1909 Vintage Harley Police Motorcycle, The earliest police model in existence.

At the dawn of the last century, Harley-Davidson recognized that its rugged and reliable motorcycles were perfectly positioned to service law enforcement. Back then, good mobility was vital, and a single-cylinder Harley-Davidson provided that at a time when our country was just beginning to make the transition from the horse and carriage to motorized transportation. Easy to operate, economical to use, and a form of transportation that allowed widespread access to remote areas that needed policing, the earliest Harleys fit the bill. The archives state that the first sale of a Harley to a municipality for police work occurred in 1908, and Detroit was the first customer. From that humble beginning, Harley has expanded its efforts and focused on the law enforcement market to great success. Today, in the United States, over 3,400 police departments ride Harley-Davidson motorcycles. Worldwide, Harleys are used in over 45 countries, to keep the peace.

Our featured bike is an amazing, all-original 1909 Harley-Davidson police motorcycle owned by our good friend and amazing motorcycle enthusiast John Parham. It’s part of his vast collection of rare antique machines and one of my favorites for many reasons. It’s all original, and it’s also the earliest known Harley-Davidson police motorcycle in existence. That says it all.

The bike was sold to the La Crosse, Wisconsin, Police Department where it spent many years in service to the community. It passed through a few additional owners until it had outlived its usefulness and was then disassembled, put in boxes, and stored indoors for decades. It was then rediscovered,
reassembled, and donated to the La Crosse Historical Society. With no place to display it, the bike was then loaned to the local Harley-Davidson dealer who displayed it in a showcase for many years. Many people wanted to buy it, including John, but it was not for sale, and it remained on display for all the world to see. The La Crosse Historical Society was in need of cash to restore a local landmark building, so it decided to sell the machine to finance that restoration. A few collectors were aware it was on the market, but the price was steep due to its rarity and desirability. However, John was able to step up and become its next caretaker.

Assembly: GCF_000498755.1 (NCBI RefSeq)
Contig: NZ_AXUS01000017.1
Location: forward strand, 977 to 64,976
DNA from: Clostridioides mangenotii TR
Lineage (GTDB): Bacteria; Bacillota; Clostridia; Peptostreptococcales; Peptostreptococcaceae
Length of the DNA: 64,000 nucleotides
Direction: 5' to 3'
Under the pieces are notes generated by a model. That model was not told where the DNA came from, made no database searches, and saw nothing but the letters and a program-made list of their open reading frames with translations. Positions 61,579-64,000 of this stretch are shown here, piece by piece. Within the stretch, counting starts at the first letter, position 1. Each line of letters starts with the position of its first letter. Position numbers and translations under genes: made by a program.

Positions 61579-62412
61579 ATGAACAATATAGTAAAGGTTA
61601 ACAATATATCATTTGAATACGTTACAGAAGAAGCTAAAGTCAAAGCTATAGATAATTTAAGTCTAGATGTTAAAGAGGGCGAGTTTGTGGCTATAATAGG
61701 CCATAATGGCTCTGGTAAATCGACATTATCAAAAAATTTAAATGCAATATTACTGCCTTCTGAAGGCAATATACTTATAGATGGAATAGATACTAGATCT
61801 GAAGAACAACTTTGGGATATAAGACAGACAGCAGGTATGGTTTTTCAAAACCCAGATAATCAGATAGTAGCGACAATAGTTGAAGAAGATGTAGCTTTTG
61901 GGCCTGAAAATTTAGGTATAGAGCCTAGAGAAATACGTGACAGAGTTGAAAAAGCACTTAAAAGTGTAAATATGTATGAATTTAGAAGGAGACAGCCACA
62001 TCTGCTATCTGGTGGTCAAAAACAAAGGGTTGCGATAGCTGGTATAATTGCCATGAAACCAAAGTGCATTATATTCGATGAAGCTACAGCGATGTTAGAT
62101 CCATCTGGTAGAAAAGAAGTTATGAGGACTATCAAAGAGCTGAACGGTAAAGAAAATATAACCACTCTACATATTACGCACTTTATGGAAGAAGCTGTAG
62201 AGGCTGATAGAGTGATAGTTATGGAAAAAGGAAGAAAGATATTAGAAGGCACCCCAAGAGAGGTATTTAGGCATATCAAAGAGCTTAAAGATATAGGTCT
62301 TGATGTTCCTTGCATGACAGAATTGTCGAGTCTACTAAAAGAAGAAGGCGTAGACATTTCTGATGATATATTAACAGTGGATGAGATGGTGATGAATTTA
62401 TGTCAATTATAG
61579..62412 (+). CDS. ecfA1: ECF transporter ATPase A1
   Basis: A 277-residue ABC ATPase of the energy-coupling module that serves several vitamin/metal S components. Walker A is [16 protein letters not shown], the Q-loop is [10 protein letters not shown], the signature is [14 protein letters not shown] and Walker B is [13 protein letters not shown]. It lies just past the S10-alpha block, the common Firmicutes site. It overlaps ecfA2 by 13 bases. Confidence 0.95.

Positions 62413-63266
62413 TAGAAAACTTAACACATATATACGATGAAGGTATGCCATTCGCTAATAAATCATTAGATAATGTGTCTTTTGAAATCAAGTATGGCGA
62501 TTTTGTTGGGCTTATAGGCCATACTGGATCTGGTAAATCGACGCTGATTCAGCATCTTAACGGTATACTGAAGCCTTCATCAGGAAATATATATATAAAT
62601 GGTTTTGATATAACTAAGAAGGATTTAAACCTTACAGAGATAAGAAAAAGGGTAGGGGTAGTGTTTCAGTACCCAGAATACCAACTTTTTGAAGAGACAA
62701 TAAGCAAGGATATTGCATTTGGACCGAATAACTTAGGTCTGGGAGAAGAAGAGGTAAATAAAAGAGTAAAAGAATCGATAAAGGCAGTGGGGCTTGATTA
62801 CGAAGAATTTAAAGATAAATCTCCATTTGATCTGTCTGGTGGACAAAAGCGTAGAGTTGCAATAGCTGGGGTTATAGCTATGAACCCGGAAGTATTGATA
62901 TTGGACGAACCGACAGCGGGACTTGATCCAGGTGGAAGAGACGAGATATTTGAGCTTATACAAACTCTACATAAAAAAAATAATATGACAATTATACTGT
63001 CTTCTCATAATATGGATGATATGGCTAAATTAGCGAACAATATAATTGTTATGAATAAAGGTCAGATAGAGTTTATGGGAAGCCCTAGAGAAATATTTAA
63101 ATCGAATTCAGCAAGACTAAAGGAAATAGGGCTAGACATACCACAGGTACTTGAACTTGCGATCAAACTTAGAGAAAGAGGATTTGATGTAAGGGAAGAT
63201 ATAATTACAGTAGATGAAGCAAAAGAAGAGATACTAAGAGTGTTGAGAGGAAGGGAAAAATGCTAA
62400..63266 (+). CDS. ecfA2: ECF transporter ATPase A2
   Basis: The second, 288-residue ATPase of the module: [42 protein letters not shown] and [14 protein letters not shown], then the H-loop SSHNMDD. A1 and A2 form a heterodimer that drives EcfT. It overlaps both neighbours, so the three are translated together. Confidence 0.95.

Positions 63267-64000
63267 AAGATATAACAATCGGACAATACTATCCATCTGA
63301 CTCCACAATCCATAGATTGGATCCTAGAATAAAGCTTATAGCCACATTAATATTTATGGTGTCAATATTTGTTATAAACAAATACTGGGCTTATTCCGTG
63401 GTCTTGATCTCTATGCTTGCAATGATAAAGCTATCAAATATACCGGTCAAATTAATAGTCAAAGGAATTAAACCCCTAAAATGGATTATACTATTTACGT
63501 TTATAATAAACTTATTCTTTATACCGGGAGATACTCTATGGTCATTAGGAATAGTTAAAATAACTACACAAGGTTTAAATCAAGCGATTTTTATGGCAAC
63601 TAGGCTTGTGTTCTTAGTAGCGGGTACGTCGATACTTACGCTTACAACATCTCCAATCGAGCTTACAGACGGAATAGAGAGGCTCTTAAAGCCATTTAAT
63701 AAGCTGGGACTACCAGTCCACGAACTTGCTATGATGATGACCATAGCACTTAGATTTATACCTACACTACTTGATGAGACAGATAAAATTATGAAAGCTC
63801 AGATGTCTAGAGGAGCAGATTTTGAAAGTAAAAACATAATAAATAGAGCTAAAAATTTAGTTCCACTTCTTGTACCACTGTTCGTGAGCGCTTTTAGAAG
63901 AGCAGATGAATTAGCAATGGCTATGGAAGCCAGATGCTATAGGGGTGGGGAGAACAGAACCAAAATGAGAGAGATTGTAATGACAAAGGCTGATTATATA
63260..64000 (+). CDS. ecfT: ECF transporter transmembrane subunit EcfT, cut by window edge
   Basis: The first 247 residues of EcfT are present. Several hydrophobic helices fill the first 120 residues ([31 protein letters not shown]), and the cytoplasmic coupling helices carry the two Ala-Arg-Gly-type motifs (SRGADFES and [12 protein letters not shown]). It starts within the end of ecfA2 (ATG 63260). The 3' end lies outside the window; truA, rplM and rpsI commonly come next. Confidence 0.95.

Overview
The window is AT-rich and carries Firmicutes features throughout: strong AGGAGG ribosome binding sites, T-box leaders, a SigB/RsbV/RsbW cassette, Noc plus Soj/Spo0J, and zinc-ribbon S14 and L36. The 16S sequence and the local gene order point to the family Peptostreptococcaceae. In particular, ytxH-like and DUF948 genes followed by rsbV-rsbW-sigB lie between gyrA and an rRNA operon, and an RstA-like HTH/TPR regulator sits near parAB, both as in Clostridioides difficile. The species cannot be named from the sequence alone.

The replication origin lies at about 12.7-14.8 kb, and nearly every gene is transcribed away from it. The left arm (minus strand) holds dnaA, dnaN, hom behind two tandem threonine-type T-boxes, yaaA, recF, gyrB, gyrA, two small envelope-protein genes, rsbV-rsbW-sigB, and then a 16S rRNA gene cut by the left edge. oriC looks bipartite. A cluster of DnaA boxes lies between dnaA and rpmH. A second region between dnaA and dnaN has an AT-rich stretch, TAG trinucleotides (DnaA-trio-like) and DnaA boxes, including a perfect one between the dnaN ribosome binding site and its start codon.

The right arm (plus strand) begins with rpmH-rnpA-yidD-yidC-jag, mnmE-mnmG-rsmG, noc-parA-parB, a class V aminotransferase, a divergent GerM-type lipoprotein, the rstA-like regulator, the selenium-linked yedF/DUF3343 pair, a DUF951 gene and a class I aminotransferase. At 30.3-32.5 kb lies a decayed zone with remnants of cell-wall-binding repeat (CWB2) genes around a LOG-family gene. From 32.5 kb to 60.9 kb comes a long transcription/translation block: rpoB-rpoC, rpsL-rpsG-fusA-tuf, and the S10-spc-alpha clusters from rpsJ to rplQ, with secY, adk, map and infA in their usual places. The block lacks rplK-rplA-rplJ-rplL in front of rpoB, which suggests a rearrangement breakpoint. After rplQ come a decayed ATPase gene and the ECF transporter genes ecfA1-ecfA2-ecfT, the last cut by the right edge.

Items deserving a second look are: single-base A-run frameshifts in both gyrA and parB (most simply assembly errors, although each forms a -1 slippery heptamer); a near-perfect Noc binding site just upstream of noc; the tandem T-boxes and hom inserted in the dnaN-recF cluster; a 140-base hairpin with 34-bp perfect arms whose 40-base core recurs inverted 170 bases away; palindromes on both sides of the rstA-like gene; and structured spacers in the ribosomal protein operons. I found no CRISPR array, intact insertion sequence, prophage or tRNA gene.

If you look the bike over carefully, you can see how well-preserved the machine really is. Complete down to its core, this motorcycle wears all its factory parts; its tall stance and proud heritage speak volumes about its journey through time. The paint, although worn, is all original and the La Crosse Wis PD designation resides in a small rectangular area outlined by factory pinstripes. The lettering was probably done by a local sign painter employed by the city. Wis of course stands for Wisconsin; this was long before the advent of the two-letter state designations we’ve all come to know and recognize.

The year 1909 was the first for the redesigned frame that incorporates a second top bar for added strength. The gas tank was also redesigned as a three-sided affair, a marked improvement over the 1908 frame and strap tank design. A metal toolbox first appeared that year, and beefier components like the front forks make the ride smoother and the chassis sturdier. The 28″ wheels put the rider up on a perch; and the 3.00″ clincher tires, though shaky by today’s standards, were state of the art back then. The handlebars have the cables running through them with the left grip used to retard and advance the spark and the right grip to control the throttle. This setup would last for decades. The single-cylinder motor has a bore of 3-15/16″, displaces 30″, and pumps out a claimed 4 hp! Power is transmitted to the rear wheel by a leather belt drive, and the clutch is activated and deactivated by the belt tightening handle on the left side of the bike. The rear brake is a coaster brake design, similar to what you probably had on your first bicycle. The bike retailed for $210, expensive by standards of the day, but well under what a car cost in the same period.